Each preset can have up to 64 parameters assigned to Snapshots; hence, eight octopuses with eight tentacles each. The octopuses can remember eight separate groups of on/off statuses and setting tweaks per preset (say, for your verse, chorus, solo, overindulgent noise segue, etc.); that is, Helix has eight snapshots per preset. Each of the eight snapshots in Helix stores and recalls the state of certain elements in the current preset, including:

  • Effect Bypass—The bypass (on/off) state of all processing blocks (except Loopers)
  • Parameter Control—The values of any parameters assigned to controllers (up to 64 per preset) To make a parameter Snapshot-controllable, PRESS AND TURN the parameter's knob. The value will appear white and in brackets. To remove Snapshot control, hold BYPASS and press the parameter's knob. The brackets will disappear.
  • Command Center—The values of any instant commands and the on/off states of any toggle commands assigned to switches (such as Amp Control messages)
  • Tempo—The current system tempo, if "Global Settings > MIDI/Tempo" > Tempo Select is set to "Per Snapshot." (By default, it's set to "Per Preset.")

Depending on how you set them up, snapshots can act as eight variations of the same tone, eight drastically different tones, or any combination thereof—all within the same preset. In many cases, a single preset's snapshots may accommodate all the various tones required for a song.

This has got to be included in the next Helix User Guide!

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19 hours ago, Digital_Igloo said:

What are snapshots?

Imagine you have eight pet octopuses, all slithering around your amp and pedalboard. Instead of tap-dancing on your pedals (and accidentally stepping on a tentacle), you shout "Okay, gang—here's the verse... now!" and your octopuses turn some pedals on, turn other pedals off, and tweak all your amps and pedals' knobs to make the best possible settings for your song's verse, all seamlessly with spillover delay and reverb trails. Then you shout "Ready for the chorus... now!" and your octopuses instantly tweak everything for your song's chorus. The only thing your octopuses can't do is rearrange your pedalboard or swap out an effect or amp for a different one.

pI6R1Zu.jpg

Each preset can have up to 64 parameters assigned to Snapshots; hence, eight octopuses with eight tentacles each. The octopuses can remember eight separate groups of on/off statuses and setting tweaks per preset (say, for your verse, chorus, solo, overindulgent noise segue, etc.); that is, Helix has eight snapshots per preset. Each of the eight snapshots in Helix stores and recalls the state of certain elements in the current preset, including:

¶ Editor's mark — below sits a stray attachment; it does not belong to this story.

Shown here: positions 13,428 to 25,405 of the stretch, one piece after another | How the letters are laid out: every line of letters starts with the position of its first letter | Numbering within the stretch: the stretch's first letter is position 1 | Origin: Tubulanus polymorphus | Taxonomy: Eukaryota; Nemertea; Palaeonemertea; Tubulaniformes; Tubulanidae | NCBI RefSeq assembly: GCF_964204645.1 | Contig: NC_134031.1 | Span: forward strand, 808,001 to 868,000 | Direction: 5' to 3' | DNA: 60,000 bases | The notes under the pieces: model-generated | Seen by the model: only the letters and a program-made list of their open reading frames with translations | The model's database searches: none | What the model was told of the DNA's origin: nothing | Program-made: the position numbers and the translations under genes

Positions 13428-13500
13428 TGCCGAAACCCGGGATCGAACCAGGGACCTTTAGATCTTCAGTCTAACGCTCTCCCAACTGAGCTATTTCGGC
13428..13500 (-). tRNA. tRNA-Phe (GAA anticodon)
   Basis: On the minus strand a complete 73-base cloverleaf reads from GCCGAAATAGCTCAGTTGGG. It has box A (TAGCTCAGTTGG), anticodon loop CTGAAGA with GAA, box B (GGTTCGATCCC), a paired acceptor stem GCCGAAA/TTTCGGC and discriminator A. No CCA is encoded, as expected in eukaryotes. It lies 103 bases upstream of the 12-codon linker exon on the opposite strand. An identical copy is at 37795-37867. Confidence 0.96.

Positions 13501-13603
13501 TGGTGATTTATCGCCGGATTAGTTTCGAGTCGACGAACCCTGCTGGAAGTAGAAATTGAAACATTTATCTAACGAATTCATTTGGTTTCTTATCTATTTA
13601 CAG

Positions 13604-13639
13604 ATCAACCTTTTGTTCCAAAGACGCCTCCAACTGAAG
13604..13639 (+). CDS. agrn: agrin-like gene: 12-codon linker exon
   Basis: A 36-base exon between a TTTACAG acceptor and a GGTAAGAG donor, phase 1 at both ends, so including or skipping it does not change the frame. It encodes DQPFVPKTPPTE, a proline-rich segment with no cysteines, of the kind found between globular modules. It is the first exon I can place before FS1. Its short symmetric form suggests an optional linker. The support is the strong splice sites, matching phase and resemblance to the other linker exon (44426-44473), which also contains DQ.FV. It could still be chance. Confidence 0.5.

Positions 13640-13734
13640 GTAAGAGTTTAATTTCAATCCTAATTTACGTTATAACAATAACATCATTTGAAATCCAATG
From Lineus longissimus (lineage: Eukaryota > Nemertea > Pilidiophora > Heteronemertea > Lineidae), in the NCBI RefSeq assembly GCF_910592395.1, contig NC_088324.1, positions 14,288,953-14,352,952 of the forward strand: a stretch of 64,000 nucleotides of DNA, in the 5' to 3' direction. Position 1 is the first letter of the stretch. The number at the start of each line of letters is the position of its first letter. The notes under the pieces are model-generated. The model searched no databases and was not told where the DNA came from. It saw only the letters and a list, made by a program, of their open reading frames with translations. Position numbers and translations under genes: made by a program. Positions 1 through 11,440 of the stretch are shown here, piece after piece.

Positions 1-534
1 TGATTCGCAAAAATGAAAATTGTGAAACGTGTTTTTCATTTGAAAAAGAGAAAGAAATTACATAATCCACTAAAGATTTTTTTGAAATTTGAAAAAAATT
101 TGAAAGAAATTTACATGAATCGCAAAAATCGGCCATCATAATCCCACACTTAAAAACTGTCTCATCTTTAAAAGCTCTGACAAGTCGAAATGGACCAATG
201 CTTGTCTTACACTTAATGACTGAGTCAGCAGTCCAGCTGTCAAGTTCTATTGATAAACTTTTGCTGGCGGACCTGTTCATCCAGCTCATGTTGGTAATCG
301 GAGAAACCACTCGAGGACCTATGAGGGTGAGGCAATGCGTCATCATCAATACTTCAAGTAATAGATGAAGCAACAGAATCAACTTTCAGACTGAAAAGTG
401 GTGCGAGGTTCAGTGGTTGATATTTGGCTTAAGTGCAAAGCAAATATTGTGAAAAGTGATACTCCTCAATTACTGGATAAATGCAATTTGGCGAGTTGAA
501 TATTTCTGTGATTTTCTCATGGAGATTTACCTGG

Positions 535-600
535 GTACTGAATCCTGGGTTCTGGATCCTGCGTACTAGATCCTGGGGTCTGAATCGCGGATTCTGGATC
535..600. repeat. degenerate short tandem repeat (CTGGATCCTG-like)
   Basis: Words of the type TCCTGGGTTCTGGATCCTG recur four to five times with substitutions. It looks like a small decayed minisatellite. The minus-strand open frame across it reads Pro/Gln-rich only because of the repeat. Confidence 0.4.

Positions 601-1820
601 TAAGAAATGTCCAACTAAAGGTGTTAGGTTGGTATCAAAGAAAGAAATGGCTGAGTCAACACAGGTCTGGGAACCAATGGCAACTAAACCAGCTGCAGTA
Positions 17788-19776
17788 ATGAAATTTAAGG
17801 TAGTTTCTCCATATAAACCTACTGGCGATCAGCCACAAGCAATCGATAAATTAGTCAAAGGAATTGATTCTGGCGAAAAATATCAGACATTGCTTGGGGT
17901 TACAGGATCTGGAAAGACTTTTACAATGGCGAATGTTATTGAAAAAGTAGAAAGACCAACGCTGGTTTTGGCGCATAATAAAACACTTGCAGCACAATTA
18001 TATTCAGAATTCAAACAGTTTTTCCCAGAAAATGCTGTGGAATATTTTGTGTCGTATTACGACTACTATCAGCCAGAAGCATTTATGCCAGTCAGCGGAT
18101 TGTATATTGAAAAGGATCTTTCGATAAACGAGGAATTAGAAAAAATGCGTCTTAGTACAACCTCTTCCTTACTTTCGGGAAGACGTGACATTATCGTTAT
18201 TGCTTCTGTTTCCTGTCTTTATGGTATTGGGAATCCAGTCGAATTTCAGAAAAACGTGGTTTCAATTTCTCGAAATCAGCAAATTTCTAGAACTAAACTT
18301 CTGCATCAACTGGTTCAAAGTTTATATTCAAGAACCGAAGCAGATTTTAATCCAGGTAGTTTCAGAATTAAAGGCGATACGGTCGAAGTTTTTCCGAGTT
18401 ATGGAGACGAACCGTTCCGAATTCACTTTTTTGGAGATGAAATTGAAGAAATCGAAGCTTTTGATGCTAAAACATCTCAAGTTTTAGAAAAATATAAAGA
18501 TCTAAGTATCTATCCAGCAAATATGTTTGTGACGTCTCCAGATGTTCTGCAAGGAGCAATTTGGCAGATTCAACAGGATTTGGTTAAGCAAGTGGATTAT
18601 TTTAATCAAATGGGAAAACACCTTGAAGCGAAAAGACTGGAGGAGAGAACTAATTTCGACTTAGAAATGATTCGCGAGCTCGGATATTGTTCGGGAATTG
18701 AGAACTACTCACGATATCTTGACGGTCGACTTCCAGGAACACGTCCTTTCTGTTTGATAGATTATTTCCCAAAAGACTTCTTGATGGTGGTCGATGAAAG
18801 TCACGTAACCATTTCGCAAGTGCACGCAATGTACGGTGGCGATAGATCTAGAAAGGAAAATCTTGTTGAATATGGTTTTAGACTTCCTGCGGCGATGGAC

• Effect Bypass—The bypass (on/off) state of all processing blocks (except Loopers)
  • Parameter Control—The values of any parameters assigned to controllers (up to 64 per preset) To make a parameter Snapshot-controllable, PRESS AND TURN the parameter's knob. The value will appear white and in brackets. To remove Snapshot control, hold BYPASS and press the parameter's knob. The brackets will disappear.
  • Command Center—The values of any instant commands and the on/off states of any toggle commands assigned to switches (such as Amp Control messages)
  • Tempo—The current system tempo, if "Global Settings > MIDI/Tempo" > Tempo Select is set to "Per Snapshot." (By default, it's set to "Per Preset.")

Depending on how you set them up, snapshots can act as eight variations of the same tone, eight drastically different tones, or any combination thereof—all within the same preset. In many cases, a single preset's snapshots may accommodate all the various tones required for a song.

I will add that (and not to disagree with the expert here), that if you set up your preset with enough DSP space, you CAN simulate switching amps and/or effects.  I have several presets where I use a "Fender-ish" amp on my clean snapshots and a Marshall or Litigator or Boogie amp for the dirty snapshots.  I even have one that uses a Tweed Bassman for Snapshot 1 and 2 ( clean and crunch) and switches to a Dual Amp set up using a Mesa MkIV and Plexi in stereo for Snapshots 3 and 4 (overdrive and lead on Snapshots 3 and 4).   

It requires using two of something (amps, pedals, etc) and having one just plain "OFF" on the snapshots you're not using it for and then "ON' for the ones that you are using it for.   The other "version" of the pedal or amp will then switch "ON" when the first one is "OFF", etc... 

So it IS possible, you just don't typically have enough DSP to do this AND have a lot of effects blocks as well - but it makes for a wonderful preset that can get you through an entire gig, if you want.

The other cool thing about changing parameters in general, is that we have access to parameters via Helix that you could never do on-stage with a pedal or amp.  Example - Amp "Bias" and similar controls... some pedals, like the "Kinky Boost" (an EP Boost model) you can turn on or off the "bright" switch... on the real pedal, you would be taking the pedal apart and switching DIP switches inside the pedal to make that change (or having two pedals on your board set up differently).